• in 1910 Rev. Giesbrecht and a number of the Sommerfelder worshipers left the congregation
  • in 1918 the church building and the graves were moved 6 miles west from the Rempel farm to where the Neufeld families lived
  • the church did not have a regular minister until 1921
  • ministers from other areas were asked to help such as Abram Doerksen, David Toews, Cornelius Sawatzky, Franz Sawatzky, Nick Bahnman, and George Buhler
  • in 1921 Daniel Unruh, a graduate of Moody Bible Institute, came to give leadership for about 2 years
  • in 1923 Mennonite immigrants from Russia came to Didsbury to join the original immigrants
  • Isaac Epp, one of these new immigrants, served the church until 1925 and then moved to Saskatchewan
  • in 1927 Elder C.D.Harder came from Russia and was hired as the leading minister
  • he was appointed by the Canadian Conference as a travelling minister and visited every scattered group of Mennonites in Alberta and some in Saskatchewan
  • in Alberta he organized at least six churches and brought them into the General Conference (Hussar, January, 1928; Macleod, July, 1928; Coaldale, August, 1928; Gem, May, 1929; Rosedale, June, 1929; Rosemary, 1930)

Burns Ranch Mennonite Church

  • in the latter half of the 1920's a group of 11 Mennonite families bought 5 and _ sections of land 11 miles east of Didsbury from P.Burns Company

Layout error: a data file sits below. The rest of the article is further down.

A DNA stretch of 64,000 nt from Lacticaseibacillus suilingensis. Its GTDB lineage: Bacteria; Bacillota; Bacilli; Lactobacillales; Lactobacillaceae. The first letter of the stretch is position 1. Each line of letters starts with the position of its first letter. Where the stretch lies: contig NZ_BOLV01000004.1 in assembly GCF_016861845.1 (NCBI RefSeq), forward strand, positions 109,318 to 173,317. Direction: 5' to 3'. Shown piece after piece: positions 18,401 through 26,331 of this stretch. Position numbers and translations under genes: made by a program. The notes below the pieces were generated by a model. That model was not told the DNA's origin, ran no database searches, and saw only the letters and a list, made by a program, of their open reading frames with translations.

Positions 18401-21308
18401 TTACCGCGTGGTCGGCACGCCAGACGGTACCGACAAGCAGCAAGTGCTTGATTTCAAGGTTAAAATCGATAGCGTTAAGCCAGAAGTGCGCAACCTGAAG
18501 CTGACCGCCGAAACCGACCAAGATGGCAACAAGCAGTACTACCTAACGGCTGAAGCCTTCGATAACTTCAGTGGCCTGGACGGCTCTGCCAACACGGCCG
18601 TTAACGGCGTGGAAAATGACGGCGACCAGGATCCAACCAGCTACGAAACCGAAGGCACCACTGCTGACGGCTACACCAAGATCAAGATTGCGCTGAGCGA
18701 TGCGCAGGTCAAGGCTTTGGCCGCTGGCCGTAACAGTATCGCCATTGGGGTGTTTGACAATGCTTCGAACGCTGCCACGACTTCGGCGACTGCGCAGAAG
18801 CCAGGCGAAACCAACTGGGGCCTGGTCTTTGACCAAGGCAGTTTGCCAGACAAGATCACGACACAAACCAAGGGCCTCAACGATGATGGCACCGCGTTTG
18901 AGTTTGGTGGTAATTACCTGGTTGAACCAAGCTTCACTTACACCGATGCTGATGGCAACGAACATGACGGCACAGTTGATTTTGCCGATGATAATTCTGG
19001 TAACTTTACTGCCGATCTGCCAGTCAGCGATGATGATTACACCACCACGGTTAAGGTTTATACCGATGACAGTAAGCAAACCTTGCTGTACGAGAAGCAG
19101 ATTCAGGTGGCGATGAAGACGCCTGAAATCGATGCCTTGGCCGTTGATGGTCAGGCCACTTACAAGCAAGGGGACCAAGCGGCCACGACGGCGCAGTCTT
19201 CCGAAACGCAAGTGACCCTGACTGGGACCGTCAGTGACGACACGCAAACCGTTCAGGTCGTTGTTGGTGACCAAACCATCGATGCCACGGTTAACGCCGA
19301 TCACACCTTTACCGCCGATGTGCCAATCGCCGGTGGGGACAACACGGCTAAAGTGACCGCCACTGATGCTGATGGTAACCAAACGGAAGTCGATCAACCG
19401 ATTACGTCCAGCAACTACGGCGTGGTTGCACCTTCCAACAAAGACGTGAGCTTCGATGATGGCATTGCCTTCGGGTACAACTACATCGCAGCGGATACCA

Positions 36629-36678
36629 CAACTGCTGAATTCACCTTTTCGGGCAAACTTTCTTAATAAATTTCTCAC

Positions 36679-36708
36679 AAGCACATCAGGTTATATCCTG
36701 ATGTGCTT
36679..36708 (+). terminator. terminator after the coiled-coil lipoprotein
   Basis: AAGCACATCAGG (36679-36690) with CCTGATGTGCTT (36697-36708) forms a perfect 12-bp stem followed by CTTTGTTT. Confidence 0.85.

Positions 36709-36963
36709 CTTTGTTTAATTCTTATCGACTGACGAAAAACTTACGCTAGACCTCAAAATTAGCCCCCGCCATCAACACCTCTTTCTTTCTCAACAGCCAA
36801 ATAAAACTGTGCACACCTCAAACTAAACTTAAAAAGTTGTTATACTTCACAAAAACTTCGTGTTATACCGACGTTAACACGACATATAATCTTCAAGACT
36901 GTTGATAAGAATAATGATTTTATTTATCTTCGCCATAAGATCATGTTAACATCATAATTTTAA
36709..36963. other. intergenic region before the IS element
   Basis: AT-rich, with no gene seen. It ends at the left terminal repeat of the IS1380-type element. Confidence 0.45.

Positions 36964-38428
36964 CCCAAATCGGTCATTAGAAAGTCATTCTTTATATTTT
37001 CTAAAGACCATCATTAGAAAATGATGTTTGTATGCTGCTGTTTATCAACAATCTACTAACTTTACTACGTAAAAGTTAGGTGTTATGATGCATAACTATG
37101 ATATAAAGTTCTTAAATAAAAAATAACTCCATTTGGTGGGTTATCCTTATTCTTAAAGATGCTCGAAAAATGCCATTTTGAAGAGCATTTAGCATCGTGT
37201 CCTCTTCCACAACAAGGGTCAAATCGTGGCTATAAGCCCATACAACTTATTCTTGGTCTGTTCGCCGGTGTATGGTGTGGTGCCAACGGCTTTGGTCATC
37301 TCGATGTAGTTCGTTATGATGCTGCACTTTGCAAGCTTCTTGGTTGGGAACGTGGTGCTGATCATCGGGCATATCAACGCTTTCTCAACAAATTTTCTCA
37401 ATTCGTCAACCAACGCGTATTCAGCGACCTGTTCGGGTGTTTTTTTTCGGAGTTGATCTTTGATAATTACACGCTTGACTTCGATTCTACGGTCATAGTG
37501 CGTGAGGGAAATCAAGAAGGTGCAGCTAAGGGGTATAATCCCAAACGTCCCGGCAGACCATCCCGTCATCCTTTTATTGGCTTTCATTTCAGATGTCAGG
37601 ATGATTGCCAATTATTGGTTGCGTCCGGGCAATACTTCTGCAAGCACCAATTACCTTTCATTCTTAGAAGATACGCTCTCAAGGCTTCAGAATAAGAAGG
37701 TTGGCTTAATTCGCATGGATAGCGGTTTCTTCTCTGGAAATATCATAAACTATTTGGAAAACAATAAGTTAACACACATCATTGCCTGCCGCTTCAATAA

• the ranch buildings were located on Lone Pine Creek
  • these were divided among the 11 families and moved to land allocated to each family
  • regular church services were begun in the spring of 1926
  • services were held in the "loft" of a building that had been used as a granary and feed storage bin
  • in the winter services were held in various homes but the Christmas program was held in the "loft"
  • Elder C.D.Harder of the Bergthal church was invited to meet with the "Ranch" group on December 27, 1928
  • the desire was to establish a formal church organization and to join the General Conference
  • in March 1929 the congregation met with Elders Harder, Janzen, and Martens to develop a constitution and choose a congregational name
  • the name was Friedensort but has always been called the Burns Ranch Church

Rosemary Mennonite Church